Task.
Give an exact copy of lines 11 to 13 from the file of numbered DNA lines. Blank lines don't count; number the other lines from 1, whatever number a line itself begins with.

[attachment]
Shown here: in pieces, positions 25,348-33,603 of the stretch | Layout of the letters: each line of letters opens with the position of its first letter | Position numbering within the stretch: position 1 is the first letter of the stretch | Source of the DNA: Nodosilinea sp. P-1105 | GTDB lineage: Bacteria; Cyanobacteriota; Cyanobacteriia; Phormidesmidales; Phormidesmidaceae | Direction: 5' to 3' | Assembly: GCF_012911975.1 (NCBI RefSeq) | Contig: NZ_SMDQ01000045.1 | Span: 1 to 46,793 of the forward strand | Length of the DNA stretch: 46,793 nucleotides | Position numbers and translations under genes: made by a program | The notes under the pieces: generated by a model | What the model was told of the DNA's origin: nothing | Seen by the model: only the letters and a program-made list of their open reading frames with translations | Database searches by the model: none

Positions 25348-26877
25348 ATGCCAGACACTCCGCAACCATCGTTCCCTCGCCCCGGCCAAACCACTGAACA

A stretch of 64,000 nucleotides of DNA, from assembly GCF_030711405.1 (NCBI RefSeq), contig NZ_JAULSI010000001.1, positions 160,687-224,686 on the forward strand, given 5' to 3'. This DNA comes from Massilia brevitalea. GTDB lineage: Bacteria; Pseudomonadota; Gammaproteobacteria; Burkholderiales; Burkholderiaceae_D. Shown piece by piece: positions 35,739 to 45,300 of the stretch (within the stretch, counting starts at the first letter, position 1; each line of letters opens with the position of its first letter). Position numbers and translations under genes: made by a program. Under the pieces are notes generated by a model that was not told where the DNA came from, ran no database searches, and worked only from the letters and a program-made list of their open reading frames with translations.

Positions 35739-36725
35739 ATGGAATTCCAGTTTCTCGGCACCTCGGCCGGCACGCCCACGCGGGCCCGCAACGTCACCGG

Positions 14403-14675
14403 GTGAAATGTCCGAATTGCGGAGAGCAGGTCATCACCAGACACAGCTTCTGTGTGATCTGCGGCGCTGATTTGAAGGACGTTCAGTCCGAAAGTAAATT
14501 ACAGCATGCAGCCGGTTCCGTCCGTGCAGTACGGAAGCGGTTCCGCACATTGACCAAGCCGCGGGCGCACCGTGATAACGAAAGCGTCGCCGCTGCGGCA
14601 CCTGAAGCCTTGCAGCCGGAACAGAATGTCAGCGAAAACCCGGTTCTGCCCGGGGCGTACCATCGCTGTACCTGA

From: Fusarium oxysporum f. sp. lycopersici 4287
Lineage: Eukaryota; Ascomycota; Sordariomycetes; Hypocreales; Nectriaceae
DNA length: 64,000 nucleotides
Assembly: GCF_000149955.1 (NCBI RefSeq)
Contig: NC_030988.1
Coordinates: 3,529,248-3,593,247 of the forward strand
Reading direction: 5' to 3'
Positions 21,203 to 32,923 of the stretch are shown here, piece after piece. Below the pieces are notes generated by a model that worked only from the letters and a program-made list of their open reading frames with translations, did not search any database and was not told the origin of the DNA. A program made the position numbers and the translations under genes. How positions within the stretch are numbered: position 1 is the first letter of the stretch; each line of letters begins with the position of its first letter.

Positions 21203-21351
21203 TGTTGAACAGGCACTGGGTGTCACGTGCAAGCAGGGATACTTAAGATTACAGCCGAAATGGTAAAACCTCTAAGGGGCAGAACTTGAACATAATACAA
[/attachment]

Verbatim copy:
From: Fusarium oxysporum f. sp. lycopersici 4287
Lineage: Eukaryota; Ascomycota; Sordariomycetes; Hypocreales; Nectriaceae
DNA length: 64,000 nucleotides